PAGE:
Last year, California became the first state in the nation to pass a law requiring employers to provide paid sick leave to most employees. Portions of the new law became effective on January 1, 2015 and the remainder became effective on July 1, 2015. The law included some confusing provisions, however, and prompted many questions and comments from employers. Last week, the Legislaturee passed an amendment to the new law as urgency legislation that became effective immediately.
Perhaps the most significant change relates to the manner in which employers must pay employees during sick leave. Under the original version of the law, sick leave was paid at each employee’s regular hourly rate, and exempt employees were presumed to work 40 hours per week. For employees paid on a commission or piece rate basis, the applicable rate of pay was equivalent to the employee’s total wages over the previous 90 days divided by the number of hours worked. Under the law as amended, employers must pay non-exempt employees at the regular rate applicable during the workweek in which the employee uses sick leave. For exempt employees, sick leave pay is calculated in the same manner as pay during other forms of paid leave (such as vacation or Paid Time Off). The amendments also delete provisions in the original law addressing the calculation of sick leave for employees paid on a commission or piece rate basis. Many existing paid sick leave policies describe the calculation of sick leave pay utilizing the original terms of the law, so such policies should be revised as soon as possible.
The amendments also change the rules regarding accrual of sick leave. Employers may elect to grant sick leave using either an accrual method or a lump-sum method. As originally enacted, the law required employers utilizing the accrual method to grant one hour of paid sick leave for every 30 hours worked. The amendments now permit employers to utilize alternative accrual methods as long as the method chosen provides for accrual on a regular basis and accrual of no less than 24 hours of sick leave by the employee’s 120th day of employment.
The amendments also contain a “grandfather clause” that permits employers to maintain certain sick leave or Paid Time Off policies that existed prior the enactment of the new law. Pursuant to the amendments, previously existing policies may satisfy the requirements of the new law if they (a) were effective prior to January 1, 2015, (b) permit accrual of sick leave or PTO on a regular basis, and (c) provide for accrual of at least eight hours of sick leave within the first three months of employment each calendar year and 24 hours of sick leave within the first nine months of employment.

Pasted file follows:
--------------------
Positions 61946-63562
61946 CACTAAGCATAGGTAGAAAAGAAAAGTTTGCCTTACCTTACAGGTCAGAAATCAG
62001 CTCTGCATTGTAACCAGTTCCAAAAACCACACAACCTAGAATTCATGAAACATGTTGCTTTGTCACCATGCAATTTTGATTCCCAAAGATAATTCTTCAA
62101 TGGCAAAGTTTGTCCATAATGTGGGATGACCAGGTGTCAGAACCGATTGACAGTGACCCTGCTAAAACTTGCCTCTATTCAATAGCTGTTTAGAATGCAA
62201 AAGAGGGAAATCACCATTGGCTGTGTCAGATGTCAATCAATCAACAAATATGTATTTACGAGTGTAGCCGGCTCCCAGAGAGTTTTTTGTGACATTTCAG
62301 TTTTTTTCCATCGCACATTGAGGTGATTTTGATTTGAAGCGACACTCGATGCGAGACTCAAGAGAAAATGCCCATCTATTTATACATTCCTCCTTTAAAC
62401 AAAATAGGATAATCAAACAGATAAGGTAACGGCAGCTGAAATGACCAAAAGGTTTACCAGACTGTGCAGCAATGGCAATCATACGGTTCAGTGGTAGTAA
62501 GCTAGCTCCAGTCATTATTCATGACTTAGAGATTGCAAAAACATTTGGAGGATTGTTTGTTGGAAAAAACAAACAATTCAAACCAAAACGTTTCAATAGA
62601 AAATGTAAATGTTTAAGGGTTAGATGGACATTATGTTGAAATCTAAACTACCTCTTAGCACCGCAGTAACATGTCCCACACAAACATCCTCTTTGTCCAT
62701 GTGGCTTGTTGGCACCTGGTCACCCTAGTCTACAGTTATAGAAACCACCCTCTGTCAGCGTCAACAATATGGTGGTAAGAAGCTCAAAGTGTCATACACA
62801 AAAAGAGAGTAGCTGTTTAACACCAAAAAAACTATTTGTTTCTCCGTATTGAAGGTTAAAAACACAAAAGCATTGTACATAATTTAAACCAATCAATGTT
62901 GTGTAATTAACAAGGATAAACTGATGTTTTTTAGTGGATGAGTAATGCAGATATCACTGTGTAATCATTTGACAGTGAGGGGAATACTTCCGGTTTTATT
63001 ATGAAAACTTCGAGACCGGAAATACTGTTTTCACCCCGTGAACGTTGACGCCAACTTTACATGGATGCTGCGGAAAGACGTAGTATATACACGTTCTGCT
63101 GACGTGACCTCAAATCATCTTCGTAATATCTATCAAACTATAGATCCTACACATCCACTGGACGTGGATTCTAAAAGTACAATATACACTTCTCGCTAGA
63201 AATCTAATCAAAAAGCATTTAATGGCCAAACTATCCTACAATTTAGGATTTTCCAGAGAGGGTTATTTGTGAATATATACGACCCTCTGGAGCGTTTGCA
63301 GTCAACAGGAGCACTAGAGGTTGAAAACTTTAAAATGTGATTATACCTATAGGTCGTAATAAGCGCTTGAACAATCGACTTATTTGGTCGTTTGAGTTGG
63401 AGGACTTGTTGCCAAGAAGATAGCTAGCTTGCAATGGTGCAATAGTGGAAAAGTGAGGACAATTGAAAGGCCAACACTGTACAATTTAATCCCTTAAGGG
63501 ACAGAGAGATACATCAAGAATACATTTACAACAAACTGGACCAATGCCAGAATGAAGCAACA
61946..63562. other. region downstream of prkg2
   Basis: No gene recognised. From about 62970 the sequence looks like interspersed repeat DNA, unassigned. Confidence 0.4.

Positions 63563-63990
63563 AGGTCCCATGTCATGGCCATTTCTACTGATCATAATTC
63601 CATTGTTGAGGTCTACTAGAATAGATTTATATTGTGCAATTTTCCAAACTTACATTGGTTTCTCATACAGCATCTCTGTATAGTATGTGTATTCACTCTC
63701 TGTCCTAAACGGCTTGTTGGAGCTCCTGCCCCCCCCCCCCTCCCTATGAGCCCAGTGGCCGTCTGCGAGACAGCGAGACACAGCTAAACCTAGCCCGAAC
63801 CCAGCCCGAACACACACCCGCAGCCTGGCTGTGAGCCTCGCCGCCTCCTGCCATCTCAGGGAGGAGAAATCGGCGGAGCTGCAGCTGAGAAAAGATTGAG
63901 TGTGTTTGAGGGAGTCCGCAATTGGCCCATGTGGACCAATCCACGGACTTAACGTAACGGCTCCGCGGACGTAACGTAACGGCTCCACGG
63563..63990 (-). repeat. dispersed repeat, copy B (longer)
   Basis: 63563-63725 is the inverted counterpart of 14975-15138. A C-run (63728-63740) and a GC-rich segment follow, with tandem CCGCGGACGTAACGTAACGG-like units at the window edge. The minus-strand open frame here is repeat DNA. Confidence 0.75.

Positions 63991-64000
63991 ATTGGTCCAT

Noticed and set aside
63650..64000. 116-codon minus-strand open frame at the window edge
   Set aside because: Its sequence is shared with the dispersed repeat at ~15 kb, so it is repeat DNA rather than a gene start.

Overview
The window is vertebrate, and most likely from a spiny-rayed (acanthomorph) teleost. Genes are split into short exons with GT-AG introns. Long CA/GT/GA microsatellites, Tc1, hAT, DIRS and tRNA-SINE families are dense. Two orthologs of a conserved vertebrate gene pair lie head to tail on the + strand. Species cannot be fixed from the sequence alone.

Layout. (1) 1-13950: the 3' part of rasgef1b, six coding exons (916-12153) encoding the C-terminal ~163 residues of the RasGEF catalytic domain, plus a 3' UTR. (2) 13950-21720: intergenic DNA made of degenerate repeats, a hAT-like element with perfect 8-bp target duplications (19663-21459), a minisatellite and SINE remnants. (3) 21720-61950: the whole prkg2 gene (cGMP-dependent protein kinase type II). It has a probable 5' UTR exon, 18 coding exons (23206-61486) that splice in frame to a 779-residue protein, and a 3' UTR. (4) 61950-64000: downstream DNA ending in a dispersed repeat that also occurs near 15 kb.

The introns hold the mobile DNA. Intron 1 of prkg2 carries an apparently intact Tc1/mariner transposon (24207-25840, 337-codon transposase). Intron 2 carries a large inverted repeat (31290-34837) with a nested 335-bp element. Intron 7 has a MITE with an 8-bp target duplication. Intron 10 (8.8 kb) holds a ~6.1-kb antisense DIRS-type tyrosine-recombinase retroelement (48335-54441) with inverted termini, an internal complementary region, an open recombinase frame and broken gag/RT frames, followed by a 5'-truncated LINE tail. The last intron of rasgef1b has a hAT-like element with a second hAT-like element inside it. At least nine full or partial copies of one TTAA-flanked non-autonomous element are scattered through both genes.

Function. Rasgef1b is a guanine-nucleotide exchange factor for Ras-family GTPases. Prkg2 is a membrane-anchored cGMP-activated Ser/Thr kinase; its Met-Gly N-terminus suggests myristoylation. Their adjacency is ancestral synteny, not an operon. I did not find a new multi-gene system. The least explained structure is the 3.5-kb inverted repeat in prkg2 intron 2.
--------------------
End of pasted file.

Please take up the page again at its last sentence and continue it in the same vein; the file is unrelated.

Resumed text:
The amendments also include a number of technical clarifications. The most significant technical clarifications include the following:
- Clarification of 30-day eligibility rule – The amendments clarify an ambiguity in the law by confirming that employees must complete 30 days of work in California with the employer in question within a year of the start of employment in order to be eligible for paid sick leave.
- Implementation of cap – The amendment clarifies that the limitation employers can impose on the use of paid sick leave (24 hours or three days per year) can be measured based on calendar years, the employee’s date of hire, or any 12-month period.
- Reinstatement of sick leave upon rehire – The original version of the law required employers to reinstate balances of unused sick leave for employees who were re-hired within a year after the conclusion of their employment. The amendment confirms that employers are not required to reinstate balances of unused sick leave or Paid Time Off if the employer paid the employee for the unused balance at termination (as would be required with Paid Time Off).
- Tracking of “unlimited” sick leave – Employers must notify employees in writing (through pay stubs or separate documents on each pay day) of the amount of sick leave available to them. The amendments clarify that employers who allow unlimited sick leave or Paid Time Off may report sick leave as “unlimited” on wage statements.
The new sick leave law has prompted many questions that are beyond the scope of this Advisory, including some still unresolved by the recent amendment. Employers should also recognize that some cities, such as San Francisco and Oakland, have enacted their own local sick leave ordinances. Employers that are subject to local ordinances must comply with both the new state law and all applicable local laws, meaning that employees will typically enjoy the benefits of the most generous provisions of each law.
What Should Employers Do Now?
- Revise policies that calculate sick leave pay based on language from the original version of the law – Many sick leave policies based on the new law include provisions calling for sick leave pay to be calculated based on rules that have been abolished by the amendment. Employers with such policies should confer with counsel and revise them as soon as possible.
- If you don’t have a policy regarding sick leave – Employers that have not adopted policies regarding sick leave (or paid time off) should immediately create and implement policies that comply with the requirements of the law.
- Comply with notice and posting requirements – Apart from requiring employers to provide paid sick leave to employees, the new law also imposes notice and posting requirements, and those requirements became effective as of January 1, 2015. Employers that have not taken action to comply with these requirements should do so immediately.